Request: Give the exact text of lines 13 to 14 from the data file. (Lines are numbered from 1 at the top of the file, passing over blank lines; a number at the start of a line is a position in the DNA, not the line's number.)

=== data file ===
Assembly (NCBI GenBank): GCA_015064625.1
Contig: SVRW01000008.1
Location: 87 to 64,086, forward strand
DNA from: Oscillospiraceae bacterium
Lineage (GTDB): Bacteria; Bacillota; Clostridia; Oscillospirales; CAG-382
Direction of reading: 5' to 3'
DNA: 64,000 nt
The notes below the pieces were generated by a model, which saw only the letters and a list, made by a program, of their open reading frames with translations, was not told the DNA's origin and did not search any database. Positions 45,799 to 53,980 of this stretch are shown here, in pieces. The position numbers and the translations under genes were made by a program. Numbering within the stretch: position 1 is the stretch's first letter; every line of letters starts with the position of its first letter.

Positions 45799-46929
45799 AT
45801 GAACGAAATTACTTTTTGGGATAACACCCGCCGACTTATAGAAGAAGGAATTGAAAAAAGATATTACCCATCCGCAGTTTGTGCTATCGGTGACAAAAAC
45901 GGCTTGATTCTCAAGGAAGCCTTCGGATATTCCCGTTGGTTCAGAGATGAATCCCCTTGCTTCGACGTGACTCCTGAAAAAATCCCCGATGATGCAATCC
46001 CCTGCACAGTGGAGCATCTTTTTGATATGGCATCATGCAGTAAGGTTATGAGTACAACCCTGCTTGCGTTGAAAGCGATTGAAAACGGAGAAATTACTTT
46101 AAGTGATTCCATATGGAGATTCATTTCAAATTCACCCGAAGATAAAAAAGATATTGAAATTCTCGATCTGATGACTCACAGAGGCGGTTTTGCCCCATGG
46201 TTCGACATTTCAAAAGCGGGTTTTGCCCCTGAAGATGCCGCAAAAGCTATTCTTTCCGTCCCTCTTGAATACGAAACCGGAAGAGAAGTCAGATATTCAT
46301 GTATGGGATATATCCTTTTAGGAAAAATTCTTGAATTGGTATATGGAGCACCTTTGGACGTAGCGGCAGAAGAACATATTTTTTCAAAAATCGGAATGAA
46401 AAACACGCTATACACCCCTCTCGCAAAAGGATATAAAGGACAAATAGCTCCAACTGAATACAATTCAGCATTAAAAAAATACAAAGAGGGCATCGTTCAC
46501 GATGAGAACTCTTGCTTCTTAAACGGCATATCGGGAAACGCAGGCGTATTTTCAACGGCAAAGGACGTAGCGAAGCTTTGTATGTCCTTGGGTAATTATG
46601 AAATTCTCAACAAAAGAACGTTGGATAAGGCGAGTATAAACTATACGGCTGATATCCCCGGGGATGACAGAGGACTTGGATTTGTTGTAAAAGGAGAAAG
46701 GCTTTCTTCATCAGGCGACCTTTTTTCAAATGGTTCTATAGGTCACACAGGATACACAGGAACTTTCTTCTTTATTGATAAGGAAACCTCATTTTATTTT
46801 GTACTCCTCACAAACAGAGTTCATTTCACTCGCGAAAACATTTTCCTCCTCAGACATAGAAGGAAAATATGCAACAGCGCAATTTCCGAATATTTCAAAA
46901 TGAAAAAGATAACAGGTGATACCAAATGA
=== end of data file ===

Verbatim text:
46001 CCTGCACAGTGGAGCATCTTTTTGATATGGCATCATGCAGTAAGGTTATGAGTACAACCCTGCTTGCGTTGAAAGCGATTGAAAACGGAGAAATTACTTT
46101 AAGTGATTCCATATGGAGATTCATTTCAAATTCACCCGAAGATAAAAAAGATATTGAAATTCTCGATCTGATGACTCACAGAGGCGGTTTTGCCCCATGG